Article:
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Rød pølse (Red sausage, listen (help·info)) is a type of brightly red, boiled pork sausage very common in Denmark. Since hot dog stands are ubiquitous in Denmark, some people regard røde pølser as one of the national dishes. Røde pølser are of the Vienna type and the skin is coloured with a traditional red dye (carmine). They are to be heated in hot water and are commonly served with remoulade, mustard or ketchup, fried onions and pickled sliced cucumber. Legend has it, that it was once ordered that day-old sausages be dyed as a means of warning.
Scandinavian sausages are usually made of 60–80% very finely ground pork, very sparsely spiced with pepper, nutmeg, allspice or similar sweet spices (ground mustard seed, onion and sugar may also be added). Water, lard, rind, potato starch flour and soy or milk protein are often added as fillers. Virtually all sausages will be industrially precooked and either fried or warmed in hot water by the consumer or at the hot dog stand. When bought from hot dog stands, it is often served with mustard, ketchup, and remoulade.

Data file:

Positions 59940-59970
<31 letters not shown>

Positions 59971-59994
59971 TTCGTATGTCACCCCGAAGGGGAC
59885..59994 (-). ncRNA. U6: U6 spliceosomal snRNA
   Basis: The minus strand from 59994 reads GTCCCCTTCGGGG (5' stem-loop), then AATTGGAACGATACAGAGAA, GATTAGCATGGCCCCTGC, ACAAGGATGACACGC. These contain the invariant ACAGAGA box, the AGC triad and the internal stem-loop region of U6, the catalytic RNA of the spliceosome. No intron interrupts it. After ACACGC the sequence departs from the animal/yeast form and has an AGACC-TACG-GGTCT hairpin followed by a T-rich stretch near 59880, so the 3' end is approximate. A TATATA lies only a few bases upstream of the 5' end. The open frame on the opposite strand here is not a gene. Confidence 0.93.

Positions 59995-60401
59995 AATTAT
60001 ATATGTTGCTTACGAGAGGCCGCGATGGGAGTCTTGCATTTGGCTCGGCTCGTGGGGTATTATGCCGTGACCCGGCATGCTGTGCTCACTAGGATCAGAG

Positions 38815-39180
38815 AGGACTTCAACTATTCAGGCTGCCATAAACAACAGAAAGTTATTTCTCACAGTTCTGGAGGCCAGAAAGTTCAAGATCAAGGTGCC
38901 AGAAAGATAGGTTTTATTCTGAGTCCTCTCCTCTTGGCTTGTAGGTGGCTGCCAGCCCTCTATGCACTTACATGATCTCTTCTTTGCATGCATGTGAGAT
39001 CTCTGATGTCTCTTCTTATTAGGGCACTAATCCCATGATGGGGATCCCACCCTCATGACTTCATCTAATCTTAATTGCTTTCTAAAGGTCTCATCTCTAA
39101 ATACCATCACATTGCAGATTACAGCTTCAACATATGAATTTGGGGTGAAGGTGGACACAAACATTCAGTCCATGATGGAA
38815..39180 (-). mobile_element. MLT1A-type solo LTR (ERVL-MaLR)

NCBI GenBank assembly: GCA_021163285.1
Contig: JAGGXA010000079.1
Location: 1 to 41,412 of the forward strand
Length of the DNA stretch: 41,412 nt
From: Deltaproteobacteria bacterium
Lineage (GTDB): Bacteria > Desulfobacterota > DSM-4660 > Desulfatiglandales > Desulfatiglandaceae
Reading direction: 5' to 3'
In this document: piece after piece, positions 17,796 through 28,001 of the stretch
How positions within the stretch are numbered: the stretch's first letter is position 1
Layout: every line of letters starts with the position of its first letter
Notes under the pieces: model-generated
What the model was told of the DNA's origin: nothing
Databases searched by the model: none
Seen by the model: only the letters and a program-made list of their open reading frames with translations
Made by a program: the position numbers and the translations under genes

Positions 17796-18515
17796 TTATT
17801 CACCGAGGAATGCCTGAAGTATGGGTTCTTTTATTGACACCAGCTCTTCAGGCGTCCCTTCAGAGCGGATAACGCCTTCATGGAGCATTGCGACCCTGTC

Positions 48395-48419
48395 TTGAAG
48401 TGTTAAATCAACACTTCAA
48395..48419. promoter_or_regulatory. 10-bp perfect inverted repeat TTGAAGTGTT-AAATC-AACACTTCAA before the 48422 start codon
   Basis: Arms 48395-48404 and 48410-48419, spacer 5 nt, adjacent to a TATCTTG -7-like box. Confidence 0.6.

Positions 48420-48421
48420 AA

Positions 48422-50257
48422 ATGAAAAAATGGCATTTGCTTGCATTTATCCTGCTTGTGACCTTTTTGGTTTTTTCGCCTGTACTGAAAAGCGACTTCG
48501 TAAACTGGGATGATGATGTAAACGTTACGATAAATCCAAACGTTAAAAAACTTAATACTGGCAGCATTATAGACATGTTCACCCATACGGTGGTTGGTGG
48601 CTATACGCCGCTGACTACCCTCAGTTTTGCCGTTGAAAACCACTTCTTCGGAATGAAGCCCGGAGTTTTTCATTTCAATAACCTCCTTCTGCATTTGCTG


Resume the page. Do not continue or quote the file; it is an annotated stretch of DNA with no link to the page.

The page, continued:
In Norway, sausages are most often served in white buns, or in the more traditional lompe. The sausages are grilled or warmed in hot water, and they are normally served with ketchup and mustard. An alternative condiment to the sausages may be mashed potato. The Vienna type sausage is the most common hot dog-style sausage in Norway and Denmark.
In Iceland, lamb may be added to sausages, giving them a distinct taste.
- Pölsa is a similar-sounding word in Swedish, but the Swedish word for sausage is "korv".
- Hot dog is a similar sausage found in other parts of the world.